By Jene' Hong
When Ingram’s invited me to write this article, I had to smile. Not only is this topic—the hidden cost of disorganization—one with which I frequently assist business owners, it’s personal: Even after years in business leadership, I’m always working to address lapses in my own effectiveness. I focus my professional efforts striving to grow the value of a business, both to hold and grow as well as to unlock value upon potential sale.
This could be starting from inception, a reboot of sorts or upon M&A activity. The ultimate cost of disorganization: losing your business due to lack of vision and planning, as well as aligning daily activities with that vision throughout the organization. Would you agree it is important to evaluate where you are and where you’re going as an organization? How often is that put on the back corner of the desk?
Borrowing from the familiar Time Management Matrix by Stephen Covey, do you have a methodology for sorting out what is “Not Urgent” and “Important” versus “Urgent” and “Not Important”? Could someone else assist or possibly better address some items so you can spend your time on higher value activities?
With all the technology/communication forums we now have; there is an expectation for constant, immediate response creating more activities that feel urgent. We agree we cannot simply ignore communication, but how, when and by whom these communications are addressed is a choice. Do you answer each message as it arrives, or batch these communications to where you can focus on a project at hand? As a leader, you must constantly assess important issues that will become urgent if you do not. Are you changing with the world? Have you outgrown your current technology? Are you adding people where it may be more profitable to grow after evaluating efficiency and relevance of current systems that could be automated? I recommend bringing a person external to your organization to assist you
in answering these questions.
Why is it we have become dependent on a GPS to get places but we are not willing to build a GPS for our business? This focus on urgent yet sometimes unimportant items could be just dangerous in business as in a car when focusing on an urgent but unimportant text or call while driving.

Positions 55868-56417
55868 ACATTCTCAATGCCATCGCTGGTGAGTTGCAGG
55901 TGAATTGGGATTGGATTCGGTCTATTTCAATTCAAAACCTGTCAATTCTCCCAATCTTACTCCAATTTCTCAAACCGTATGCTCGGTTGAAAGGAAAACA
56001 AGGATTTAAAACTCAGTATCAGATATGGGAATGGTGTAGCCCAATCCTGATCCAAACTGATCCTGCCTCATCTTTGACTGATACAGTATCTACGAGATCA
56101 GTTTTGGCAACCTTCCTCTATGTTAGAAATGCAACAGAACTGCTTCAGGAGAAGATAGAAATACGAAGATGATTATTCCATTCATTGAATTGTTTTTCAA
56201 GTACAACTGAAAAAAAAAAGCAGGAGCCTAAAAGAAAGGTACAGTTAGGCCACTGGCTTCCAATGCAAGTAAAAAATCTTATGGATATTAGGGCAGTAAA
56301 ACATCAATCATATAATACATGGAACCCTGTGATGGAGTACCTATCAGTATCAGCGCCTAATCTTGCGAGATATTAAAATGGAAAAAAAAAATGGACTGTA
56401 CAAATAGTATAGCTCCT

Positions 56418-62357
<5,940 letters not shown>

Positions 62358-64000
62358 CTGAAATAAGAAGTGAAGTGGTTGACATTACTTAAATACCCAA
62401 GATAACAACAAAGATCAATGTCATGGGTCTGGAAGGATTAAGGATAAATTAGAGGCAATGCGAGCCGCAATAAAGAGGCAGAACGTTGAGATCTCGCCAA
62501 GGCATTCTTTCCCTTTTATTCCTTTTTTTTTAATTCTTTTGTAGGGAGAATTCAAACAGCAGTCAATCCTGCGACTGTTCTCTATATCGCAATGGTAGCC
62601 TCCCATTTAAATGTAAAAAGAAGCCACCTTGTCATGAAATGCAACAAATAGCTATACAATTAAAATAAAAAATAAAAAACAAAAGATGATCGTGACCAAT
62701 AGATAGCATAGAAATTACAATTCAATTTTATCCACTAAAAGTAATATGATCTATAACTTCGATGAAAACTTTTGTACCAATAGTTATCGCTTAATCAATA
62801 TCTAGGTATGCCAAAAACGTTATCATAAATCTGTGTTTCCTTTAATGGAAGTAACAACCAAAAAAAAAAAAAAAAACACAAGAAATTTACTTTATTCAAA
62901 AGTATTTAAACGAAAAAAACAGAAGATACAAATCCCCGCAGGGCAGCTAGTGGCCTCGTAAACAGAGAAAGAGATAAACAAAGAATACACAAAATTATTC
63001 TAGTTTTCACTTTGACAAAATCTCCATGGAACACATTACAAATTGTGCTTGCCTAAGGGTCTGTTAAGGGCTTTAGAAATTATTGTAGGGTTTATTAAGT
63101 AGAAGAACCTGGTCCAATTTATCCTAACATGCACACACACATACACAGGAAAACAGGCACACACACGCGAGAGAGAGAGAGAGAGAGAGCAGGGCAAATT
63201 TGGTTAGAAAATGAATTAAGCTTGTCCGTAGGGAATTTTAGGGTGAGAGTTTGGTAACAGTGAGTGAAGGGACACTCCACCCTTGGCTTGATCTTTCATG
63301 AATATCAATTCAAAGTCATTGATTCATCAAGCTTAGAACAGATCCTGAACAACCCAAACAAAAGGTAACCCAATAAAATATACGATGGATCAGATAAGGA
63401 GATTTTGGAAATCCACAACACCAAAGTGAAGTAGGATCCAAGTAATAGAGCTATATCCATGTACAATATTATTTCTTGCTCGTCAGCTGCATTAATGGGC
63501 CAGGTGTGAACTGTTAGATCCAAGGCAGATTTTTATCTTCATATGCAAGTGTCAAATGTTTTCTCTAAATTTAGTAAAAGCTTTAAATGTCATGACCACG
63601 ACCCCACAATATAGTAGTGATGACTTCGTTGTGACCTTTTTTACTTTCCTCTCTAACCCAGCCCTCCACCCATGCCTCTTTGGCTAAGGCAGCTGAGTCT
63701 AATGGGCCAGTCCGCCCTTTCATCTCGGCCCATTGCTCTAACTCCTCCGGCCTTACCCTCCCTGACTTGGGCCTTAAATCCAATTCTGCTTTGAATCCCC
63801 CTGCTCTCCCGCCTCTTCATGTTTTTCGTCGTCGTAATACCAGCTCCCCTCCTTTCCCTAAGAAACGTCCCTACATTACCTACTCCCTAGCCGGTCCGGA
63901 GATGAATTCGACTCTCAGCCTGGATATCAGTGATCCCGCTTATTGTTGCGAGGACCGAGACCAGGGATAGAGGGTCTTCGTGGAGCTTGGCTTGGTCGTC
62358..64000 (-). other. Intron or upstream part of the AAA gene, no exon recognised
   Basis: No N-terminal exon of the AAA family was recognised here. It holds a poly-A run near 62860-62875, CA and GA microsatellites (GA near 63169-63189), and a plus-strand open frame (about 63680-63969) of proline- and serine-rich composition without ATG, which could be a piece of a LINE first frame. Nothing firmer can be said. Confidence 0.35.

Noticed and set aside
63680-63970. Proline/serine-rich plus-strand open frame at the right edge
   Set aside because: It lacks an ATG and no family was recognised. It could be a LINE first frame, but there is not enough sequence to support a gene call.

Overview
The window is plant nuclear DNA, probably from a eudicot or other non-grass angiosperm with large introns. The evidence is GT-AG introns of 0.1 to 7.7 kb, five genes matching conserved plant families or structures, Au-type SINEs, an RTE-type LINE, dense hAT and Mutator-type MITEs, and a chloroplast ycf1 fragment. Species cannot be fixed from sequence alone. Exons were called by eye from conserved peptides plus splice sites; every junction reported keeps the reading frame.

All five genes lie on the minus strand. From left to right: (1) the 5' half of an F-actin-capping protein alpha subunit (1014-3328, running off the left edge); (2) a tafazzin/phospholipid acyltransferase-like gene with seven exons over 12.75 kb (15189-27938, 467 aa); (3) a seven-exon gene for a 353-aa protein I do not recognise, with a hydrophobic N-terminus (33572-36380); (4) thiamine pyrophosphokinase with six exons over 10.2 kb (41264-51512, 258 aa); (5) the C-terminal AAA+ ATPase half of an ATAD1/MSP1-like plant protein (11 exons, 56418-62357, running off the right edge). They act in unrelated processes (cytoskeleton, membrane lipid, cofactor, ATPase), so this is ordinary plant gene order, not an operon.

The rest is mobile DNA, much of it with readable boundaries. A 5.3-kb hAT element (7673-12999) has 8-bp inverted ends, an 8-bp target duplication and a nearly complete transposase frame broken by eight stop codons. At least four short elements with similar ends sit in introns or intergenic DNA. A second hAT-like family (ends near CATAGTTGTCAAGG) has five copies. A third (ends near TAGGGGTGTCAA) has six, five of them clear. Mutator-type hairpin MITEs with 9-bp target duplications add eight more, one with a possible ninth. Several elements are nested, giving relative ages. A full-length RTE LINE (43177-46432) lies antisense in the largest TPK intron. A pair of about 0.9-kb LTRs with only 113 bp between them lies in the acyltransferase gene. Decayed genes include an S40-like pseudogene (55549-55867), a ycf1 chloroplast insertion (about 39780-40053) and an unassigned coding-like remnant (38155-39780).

I am frequently surprised how few business leaders can tell me where their company is going as an organization. If the leader does not know, how can the team support this vision? How can the team ask themselves if the time and resources they are using support this vision? When you look at the activities, communication and exchange of information throughout your organization, you will be surprised how much duplication of effort, multiple entry of the same information, and irrelevant information is being produced because it has always been done that way.
A very simplistic example of time and money wasted is seen in a simple e-mail chain: 10 people on an e-mail chain each spending 1 minute per email, and there are six responses to all: That is 10x1x6, or one hour of time. Must all of those people be involved?
At first, this evaluation takes time and cost money. However, both leaders and team members find that it will lead to a decrease in busy work, in favor of completing more productive important work. In addition, with becoming more organized in the way communications are handled, most team members find they have more time on their hands and no longer feel owned by technology.
I recommend asking yourself the following questions at least quarterly:
• Do I allocate a portion of our time regularly, at least monthly, to defining where we are going and where we are along the road to our destination?
• Do we review the activities our team spends the majority of its time and resources on to support this journey or is it just getting through a list of items, some of which should not even be on the list?
• What is the plan and timeframe for each person addressing different types of communication within your organization? Is there someone who can answer on your behalf, leaving you available for items truly requiring your intervention?
The goal of your re-evaluation should be clarifying which activities are important for you to accomplish driving your business forward and what assistance you need to address other items that may be addressed by others.
In working toward that goal, consider not only on what you do best, but what you do worst. I recommend hiring someone with skills opposite from yours, someone who enjoys doing what you do not, and is strong where you are not. Keep your eye on your GPS!
Jene' Hong is a principal at O’Keeffe and O’Malley, a Kansas City-based business consultancy and brokerage.